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26 JUNE 2001




The Western Sahara Campaign UK believes that the UN Security Council will today reject proposals by the UN Secretary-General's Personal Envoy, former US secretary of state James A Baker III, stopping the Saharawi people from exercising their inalienable right to self-determination and independence. Campaign sources suggest that several members of the Security Council members are vehemently opposed to any plan which attempts to remove this right.

 His proposals, a weak form of autonomy, have already been rejected by the Polisario Front. In an interview with the Spanish newspaper El Mundo yesterday, the Saharawi President, Mohamed Abdelaziz viewed them as a "declaration of war."

 The proposals, which originated in Morocco, are so far from what is acceptable to Security Council members, that Baker may be forced to resign. Not only will Baker take the blame for failing to organise a comparatively simple referendum for less than a 100, 000 people; he will be forever identified for siding with the brutal Moroccan regime who have been occupying Western Sahara for nearly 26 years. According to Campaign sources in Western Sahara, say the Saharawi people, most of whom live in refugee camps in Algeria, feel betrayed by his volte-face.


 The new Framework Proposals are contained in Annex 1 of the latest Secretary General's report on Western Sahara (S-2001-613) of 20 June 2001.  Hundreds of pages of the agreed UN Settlement Plan for a referendum on the independence of Western Sahara, is turned by Baker into a one and half page document with most limited substance and no guarantees.

 Under the proposals, Morocco would hold exclusive competence over areas of statehood, foreign relations, national security, and external defence while the "population" of Western Sahara will have control of secondary matters including housing, fishing, local government administration and the like. This same "population" will have control through an Executive, Legislature and Judiciary.

 The Executive will be elected by a vote of those individuals who have been elected and qualified to vote by the UN Identification Commission, it has no named powers.  This is the 86, 000 voters eligible to vote under the current Settlement Plan for independence.  In his report, Kofi Annan suggests that this body would comprise many Polisario people, pro independence. Unfortunately the Executive appears to have little power. According to the proposals, power rests with the Assembly who will make the laws. The Assembly will be elected not only the Saharawi people, but the hundreds of thousands of Moroccan settlers and troops who illegally occupy Western Sahara. These people have been occupying Western Sahara since long before the October 1998 deadline. Such an Assembly would obviously be skewed to the Moroccan Government. A National Institute of Judicial Studies will select the judiciary, the guarantors of any legislation. This legislation must in any case conform to the Moroccan Constitution.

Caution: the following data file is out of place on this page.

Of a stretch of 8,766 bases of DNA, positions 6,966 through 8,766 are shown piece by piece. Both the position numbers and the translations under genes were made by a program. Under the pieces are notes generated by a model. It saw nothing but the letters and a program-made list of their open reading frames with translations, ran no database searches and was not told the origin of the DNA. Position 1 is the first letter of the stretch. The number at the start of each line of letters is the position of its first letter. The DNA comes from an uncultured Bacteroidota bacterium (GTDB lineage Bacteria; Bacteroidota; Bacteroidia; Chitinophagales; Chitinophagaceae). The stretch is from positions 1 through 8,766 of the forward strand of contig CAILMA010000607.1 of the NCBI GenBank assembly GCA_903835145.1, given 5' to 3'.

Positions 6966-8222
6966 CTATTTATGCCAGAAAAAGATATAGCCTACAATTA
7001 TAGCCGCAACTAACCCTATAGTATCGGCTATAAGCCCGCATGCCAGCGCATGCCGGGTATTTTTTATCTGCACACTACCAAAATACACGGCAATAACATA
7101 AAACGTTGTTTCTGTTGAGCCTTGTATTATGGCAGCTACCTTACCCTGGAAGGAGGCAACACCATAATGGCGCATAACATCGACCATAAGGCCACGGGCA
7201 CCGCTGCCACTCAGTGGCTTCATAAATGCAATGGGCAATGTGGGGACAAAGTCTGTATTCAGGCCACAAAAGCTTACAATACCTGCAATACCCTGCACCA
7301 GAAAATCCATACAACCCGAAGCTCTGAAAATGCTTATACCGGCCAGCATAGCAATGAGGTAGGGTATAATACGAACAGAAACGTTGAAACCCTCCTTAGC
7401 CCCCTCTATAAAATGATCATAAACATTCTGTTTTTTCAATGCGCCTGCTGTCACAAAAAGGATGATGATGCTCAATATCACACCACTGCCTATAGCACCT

After four years the Executive will be elected, not by the roistered Saharawi voters, but by the whole population of Western Sahara. Consequently, any Assembly and Executive together could then abolish the Framework Agreement and the semblance of any vote on the independence of the territory. It is obvious to the Campaign that a Moroccan sponsored Assembly and Executive would vote to abolish this proposed agreement.

 Finally, the proposed agreement states that a referendum on the sovereignty of Western Sahara should take place within five years. However, anybody who has lived in Western Sahara for a year prior to this vote will participate. I am sure that we do not need to point out that this proposal makes a mockery of international law. Under such circumstances, Morocco would certainly organise another Green March to ensure victory.

 It would be very sad if after 10 years of involvement in Western Sahara, seeking to implement a free and fair referendum on self-determination, the UN's peace process should lead to confirmation of the fait accompli of Moroccan occupation. Forcing the integration of Western Sahara with Morocco is not only a betrayal of the Saharawi people but a flagrant violation by UN to its own commitment to decolonisation of the territory.

 Contact : Richard Stanforth WESTERN SAHARA CAMPAIGN UK Tel: +44 (0) 113 245 4786/ 250 8353 e-mail wsc@gn.apc.org


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